Thousands of homes swept away as rains follow devastating drought, with UN ‘shocked’ by lack of crisis funding support.
Afghanistan has been hit with the worst flooding in seven years, with 20 dead, thousands of homes swept away and many families, already displaced by drought, forced to leave their homes for the second time.
The latest climate shock, which affected eight provinces including Kandahar, came as the UN’s humanitarian coordinator in Afghanistan criticised the European Commission for its “wholly insufficient” response to hunger and suffering in a country already in the grip of what analysts describe as the world’s deadliest conflict.
Toby Lanzer said he was “shocked and surprised” at the low level of engagement from donors to the crisis in Afghanistan, where more than 13 million people are severely food insecure and a further 3.6 million are “one step away from famine”. The levels of hunger, he said, were unprecedented, after an 11-month drought which has ravaged the north and west of the country. He said the suffering on the ground was “as bad as I’ve ever seen”.
“It is a combination of high levels of violence, a devastating drought, bitter cold and abject poverty. It is a very chilling reality.”
Lanzer, the UN’s deputy special representative in Afghanistan, said the UN had set a “modest” target of $612m (£465m) to appeal to donors. It is only 3% funded so far, “which at the end of February is shocking”, he said.
Afghanistan has suffered the worst drought in recent years, resulting in the humanitarian crisis that has displaced 260,000, more people last year than the war between Afghan forces and the Taliban. Flash floods are common after a drought, because it kills bushes and other vegetation that trap water as well as drying out land, further limiting water absorption during heavy rains.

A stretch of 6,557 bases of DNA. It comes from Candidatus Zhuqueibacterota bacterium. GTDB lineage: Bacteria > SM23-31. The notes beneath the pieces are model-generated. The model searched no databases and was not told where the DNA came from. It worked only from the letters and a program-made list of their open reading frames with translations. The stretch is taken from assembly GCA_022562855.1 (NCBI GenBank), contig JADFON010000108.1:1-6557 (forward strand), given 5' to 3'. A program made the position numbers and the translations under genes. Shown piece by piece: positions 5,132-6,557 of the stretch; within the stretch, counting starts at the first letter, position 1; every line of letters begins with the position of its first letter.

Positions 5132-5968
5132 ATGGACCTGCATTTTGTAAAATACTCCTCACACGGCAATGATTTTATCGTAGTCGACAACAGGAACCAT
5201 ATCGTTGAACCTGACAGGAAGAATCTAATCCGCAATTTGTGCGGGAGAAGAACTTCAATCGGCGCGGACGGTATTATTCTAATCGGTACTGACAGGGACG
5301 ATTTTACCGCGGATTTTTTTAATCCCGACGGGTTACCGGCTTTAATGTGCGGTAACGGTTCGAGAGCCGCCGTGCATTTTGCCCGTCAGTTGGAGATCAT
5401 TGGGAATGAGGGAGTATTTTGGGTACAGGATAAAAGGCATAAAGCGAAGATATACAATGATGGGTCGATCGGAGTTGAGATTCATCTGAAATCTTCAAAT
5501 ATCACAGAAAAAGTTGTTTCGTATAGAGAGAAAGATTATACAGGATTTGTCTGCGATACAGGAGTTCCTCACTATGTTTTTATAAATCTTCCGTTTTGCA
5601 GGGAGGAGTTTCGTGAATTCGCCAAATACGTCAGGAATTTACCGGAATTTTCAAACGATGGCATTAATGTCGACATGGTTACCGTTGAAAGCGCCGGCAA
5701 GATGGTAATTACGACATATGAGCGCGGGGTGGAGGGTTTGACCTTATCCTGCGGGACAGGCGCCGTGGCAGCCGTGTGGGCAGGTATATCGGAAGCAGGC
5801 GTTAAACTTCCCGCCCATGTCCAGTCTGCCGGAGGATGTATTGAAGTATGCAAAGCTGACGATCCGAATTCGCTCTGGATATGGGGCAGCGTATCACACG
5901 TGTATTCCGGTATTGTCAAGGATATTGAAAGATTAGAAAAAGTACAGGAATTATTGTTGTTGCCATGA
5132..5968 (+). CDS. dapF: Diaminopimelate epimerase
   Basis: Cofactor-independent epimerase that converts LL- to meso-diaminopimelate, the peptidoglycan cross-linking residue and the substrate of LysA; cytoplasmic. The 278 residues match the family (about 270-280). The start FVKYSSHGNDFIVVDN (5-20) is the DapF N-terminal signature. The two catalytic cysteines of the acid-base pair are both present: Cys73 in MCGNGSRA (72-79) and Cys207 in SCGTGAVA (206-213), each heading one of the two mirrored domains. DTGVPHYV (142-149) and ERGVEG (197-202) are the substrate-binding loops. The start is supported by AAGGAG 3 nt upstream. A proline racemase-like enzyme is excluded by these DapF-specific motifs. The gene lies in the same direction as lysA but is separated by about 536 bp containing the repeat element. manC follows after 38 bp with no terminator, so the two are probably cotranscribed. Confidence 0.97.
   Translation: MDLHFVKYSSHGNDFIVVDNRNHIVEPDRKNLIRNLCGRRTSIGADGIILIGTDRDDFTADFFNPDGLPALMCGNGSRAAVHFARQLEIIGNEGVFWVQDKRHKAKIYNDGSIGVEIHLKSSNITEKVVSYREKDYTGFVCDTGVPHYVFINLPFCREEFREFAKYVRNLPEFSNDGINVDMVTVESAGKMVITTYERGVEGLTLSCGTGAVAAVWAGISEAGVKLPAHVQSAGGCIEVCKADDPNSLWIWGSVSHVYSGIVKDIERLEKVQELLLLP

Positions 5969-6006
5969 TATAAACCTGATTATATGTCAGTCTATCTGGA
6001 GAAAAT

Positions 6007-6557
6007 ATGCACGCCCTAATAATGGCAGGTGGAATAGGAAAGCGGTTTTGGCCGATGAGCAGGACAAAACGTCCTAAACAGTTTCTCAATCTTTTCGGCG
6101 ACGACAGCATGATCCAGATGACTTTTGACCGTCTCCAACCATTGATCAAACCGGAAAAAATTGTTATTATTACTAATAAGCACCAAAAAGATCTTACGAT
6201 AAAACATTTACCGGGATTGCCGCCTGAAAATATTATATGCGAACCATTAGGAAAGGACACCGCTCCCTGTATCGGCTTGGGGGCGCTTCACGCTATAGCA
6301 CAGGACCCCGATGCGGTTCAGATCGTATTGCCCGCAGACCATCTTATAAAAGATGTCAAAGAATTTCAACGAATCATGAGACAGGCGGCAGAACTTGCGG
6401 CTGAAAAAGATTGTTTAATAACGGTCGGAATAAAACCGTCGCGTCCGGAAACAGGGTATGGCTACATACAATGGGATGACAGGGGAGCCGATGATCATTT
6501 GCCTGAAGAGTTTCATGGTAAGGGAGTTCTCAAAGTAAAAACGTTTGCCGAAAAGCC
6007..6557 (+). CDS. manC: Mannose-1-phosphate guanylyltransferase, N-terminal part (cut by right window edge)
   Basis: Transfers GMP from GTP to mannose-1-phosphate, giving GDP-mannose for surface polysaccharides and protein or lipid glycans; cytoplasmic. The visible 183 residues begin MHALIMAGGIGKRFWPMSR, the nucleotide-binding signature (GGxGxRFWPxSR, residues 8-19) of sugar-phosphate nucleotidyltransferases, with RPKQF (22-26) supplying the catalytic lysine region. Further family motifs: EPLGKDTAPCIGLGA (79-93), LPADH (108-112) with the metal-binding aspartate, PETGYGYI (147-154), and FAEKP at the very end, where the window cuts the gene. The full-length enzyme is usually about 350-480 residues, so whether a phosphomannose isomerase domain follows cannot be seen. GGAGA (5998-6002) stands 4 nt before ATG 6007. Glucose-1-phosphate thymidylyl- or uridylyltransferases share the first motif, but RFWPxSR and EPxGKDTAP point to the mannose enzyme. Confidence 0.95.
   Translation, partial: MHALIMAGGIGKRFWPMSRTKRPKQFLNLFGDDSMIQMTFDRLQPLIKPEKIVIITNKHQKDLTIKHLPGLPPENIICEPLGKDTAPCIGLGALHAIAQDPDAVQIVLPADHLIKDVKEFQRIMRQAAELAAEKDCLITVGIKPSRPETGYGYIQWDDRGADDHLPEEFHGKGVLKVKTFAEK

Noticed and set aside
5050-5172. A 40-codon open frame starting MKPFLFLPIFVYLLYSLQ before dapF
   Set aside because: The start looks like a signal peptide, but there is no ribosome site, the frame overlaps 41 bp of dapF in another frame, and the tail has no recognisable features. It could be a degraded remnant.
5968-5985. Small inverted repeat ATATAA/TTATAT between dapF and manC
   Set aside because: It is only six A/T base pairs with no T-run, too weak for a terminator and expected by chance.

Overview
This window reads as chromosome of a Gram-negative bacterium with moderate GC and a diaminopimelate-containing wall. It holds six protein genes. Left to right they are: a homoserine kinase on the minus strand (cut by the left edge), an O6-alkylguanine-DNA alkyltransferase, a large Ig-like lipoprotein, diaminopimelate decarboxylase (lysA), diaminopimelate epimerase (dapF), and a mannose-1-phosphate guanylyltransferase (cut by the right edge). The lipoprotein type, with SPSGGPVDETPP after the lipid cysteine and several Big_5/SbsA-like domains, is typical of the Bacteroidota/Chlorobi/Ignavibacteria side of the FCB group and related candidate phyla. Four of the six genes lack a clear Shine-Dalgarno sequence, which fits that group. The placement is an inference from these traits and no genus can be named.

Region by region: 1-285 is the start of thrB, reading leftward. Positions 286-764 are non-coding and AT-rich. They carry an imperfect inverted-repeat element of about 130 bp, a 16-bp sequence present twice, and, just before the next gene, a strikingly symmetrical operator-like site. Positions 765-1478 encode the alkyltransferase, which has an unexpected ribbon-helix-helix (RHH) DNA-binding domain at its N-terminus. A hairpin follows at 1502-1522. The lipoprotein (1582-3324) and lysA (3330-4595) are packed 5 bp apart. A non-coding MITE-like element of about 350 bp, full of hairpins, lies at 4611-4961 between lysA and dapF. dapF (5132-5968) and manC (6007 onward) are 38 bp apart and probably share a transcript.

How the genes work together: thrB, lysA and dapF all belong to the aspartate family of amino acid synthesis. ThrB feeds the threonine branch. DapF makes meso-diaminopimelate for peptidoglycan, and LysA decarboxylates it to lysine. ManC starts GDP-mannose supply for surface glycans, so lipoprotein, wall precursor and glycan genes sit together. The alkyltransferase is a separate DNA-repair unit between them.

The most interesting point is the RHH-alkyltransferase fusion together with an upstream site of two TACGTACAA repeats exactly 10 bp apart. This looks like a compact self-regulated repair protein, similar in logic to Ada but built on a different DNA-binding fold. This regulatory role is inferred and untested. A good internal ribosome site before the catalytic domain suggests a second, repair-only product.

Khalil ur Rehman, 54, a farmer from southern Kandahar province, told the Guardian: “We are again on the move, but this time due to flooding. Last year our entire family had left the village because of drought which had severely affected agriculture and now rains have destroyed our livestock.”
Kandahar province received 75mm of rainfall last year, much less than the required level of at least 400 a year.
Abdul Hanan Moneeb, the province’s deputy governor, said an estimated 2,000 homes had been damaged by the floods.
“The current flooding is the worst in at least seven years,” said Moneeb. “It has destroyed the nomadic herders’ camps and caused loss of their livestock.”
Heavy snowfall across Afghanistan has cut off many areas and raised fears of further floods in the spring.
Ahmad Tamim Azimi, of Afghanistan National Disaster Management Authority, said Kandahar, Herat and Farah were the worst affected areas.
“Since February, at least 95 people have been killed across Afghanistan and 10 people are missing from Kandahar,” Azimi said. “We have requested the INGOs provide relief to the people across the country.”
The European Commission is providing an initial donation of €25m to meet humanitarian need in Afghanistan, but said it may give more depending on future requirements.
“It is somewhat surprising, as people who are in deep distress move,” said Lanzer. “First they move inside the country, and then they move to Europe. This is one of the points I made in Brussels.”
Afghans make up the largest group of asylum seekers travelling to Europe, after Syrians, according to the latest Eurostat data.
The main donors to the UN’s humanitarian efforts in Afghanistan last year were the US, with $183m, the UK, with $82m, and the European Commission, with $48m.
Lanzer said the UK had been generous last year and he was confident of its continuing support, expecting an announcement soon.
An EU official said the commission was a “leading global donor” for Afghanistan and had announced €474m in 2018 to support state building and public reforms, as well as for migration and displacement challenges.